In Crawford County, for example, the state equalized value of all property (theoretically half the market value) was $775.5 million in 2008. By 2012, it had dropped to $589.4 million, a 24 percent plunge. Wexford County saw a similar decline in state equalized value of residential property from $973.4 million in 2007 to $704.7 million this year.
Some northern counties actually lost housing units the last three years, as some homes and cottages apparently were torn down and not replaced. Clare County, for example, had 23,228 housing units in 2010. By July 1, 2012, the Census Bureau estimated it had 23,149, a loss of 79 units.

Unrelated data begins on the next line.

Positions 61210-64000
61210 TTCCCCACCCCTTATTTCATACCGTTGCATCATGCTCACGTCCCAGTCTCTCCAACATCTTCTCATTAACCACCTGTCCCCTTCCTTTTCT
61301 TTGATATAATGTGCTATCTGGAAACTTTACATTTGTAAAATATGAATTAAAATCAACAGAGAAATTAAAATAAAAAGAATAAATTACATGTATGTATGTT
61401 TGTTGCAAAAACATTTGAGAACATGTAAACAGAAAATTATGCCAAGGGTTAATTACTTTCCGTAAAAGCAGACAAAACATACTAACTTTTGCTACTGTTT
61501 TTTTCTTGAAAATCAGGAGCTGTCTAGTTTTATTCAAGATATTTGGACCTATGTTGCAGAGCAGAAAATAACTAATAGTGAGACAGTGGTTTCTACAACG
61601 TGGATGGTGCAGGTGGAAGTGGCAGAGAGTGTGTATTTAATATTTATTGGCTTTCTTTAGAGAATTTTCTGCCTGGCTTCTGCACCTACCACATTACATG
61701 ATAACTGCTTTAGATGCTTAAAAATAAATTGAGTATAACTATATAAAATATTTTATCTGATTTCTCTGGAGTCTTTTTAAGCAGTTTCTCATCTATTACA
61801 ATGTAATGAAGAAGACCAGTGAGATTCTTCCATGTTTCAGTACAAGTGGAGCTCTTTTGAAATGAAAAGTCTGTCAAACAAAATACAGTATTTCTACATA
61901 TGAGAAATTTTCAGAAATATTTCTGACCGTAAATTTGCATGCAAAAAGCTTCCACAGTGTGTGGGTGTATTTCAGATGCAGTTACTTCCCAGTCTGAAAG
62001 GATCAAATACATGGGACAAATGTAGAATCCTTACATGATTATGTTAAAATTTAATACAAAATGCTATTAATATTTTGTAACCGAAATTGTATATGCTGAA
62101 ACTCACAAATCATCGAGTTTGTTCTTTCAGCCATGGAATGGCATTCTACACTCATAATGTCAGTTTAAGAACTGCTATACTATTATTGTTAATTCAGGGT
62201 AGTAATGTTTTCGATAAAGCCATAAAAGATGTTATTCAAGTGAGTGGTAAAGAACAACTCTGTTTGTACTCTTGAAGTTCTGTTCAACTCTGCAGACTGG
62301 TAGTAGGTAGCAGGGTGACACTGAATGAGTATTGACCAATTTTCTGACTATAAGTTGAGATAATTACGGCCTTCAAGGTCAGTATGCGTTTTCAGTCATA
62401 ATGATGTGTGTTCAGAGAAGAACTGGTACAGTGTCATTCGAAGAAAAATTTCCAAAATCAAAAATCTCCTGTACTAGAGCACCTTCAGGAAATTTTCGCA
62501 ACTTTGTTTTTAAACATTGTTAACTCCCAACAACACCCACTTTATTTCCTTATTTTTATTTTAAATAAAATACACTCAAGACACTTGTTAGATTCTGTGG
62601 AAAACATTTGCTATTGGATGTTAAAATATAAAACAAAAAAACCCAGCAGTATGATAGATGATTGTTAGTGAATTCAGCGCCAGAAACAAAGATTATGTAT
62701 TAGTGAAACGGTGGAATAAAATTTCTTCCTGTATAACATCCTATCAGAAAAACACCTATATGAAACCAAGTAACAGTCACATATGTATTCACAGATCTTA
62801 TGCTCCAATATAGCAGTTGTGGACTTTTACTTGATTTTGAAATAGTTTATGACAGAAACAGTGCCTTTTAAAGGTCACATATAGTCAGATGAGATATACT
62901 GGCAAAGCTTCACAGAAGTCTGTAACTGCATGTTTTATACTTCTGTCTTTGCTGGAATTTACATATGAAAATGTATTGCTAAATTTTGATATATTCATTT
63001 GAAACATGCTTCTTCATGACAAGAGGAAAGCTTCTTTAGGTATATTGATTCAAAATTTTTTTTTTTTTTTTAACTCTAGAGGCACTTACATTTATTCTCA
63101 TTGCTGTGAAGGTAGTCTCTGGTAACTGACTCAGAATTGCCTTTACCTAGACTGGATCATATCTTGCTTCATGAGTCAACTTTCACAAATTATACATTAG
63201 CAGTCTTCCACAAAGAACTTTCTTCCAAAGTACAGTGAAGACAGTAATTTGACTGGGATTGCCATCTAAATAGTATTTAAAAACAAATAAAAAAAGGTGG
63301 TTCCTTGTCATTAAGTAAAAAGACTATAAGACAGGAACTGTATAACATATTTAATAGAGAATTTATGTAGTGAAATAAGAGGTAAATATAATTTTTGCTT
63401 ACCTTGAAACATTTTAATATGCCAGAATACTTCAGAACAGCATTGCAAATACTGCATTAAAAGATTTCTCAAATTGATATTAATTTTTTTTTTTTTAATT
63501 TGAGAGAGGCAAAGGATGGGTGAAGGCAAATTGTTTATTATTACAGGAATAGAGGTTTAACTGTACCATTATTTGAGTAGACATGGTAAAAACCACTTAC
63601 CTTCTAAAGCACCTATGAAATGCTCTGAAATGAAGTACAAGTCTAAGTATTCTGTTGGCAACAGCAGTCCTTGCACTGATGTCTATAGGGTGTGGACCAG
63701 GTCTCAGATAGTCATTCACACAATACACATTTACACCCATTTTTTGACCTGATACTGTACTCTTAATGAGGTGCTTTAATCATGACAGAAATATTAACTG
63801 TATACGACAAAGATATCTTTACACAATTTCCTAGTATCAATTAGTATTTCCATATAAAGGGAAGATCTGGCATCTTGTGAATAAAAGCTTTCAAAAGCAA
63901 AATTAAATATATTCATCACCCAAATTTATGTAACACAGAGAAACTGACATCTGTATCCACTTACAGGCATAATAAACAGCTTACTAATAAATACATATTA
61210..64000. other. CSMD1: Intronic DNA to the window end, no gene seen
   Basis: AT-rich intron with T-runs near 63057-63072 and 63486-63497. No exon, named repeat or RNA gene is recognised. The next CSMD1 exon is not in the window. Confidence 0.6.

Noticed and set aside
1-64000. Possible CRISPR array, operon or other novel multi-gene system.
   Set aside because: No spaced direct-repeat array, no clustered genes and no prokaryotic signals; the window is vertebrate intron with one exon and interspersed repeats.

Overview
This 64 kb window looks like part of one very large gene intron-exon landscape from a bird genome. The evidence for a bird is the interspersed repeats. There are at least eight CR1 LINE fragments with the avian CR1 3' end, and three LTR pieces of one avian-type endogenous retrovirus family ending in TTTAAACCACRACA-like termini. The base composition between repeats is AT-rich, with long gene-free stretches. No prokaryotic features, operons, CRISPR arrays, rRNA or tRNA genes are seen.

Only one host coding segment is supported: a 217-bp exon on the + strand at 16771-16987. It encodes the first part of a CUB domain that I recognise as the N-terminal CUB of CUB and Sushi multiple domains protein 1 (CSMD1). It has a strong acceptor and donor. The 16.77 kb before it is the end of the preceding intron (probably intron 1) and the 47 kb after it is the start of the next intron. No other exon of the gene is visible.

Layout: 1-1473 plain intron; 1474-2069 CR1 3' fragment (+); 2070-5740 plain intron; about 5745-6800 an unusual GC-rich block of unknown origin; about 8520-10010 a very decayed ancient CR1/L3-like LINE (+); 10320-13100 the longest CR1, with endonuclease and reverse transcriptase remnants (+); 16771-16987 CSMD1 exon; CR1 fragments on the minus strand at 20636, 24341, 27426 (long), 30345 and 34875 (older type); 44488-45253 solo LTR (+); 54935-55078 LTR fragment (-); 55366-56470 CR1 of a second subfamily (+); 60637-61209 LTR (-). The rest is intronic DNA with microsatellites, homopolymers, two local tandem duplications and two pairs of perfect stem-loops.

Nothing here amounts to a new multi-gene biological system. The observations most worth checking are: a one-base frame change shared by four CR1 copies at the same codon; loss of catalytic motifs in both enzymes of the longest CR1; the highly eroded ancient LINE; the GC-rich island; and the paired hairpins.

The new faces of property ownership
Not every part of Northern Michigan saw such a drastic decline in the numbers of second homes or the interest in buying them. The higher priced vacation homes along some rivers and in several communities along Lake Michigan have rebounded nicely from the recession, several real estate agents said.
Many upper-income buyers took advantage of the sliding prices for vacation homes, often paying cash, thus avoiding the risk of being underwater, or owing more than the house is worth.
“They’re not going to the bank and getting loans,” said Bob Budreau, broker for Greenridge Realty in Ludington. “It suggests to me they don’t want to get into the problem a lot of their friends have.”
Sean McDonald, who also sells for Greenridge in Ludington, estimated 80 percent of his sales are for second homes. “In a nutshell, what I’m seeing is the middle class used to have overtime,” he said. “They would borrow, borrow, borrow to the hilt. Now more are cash buyers.”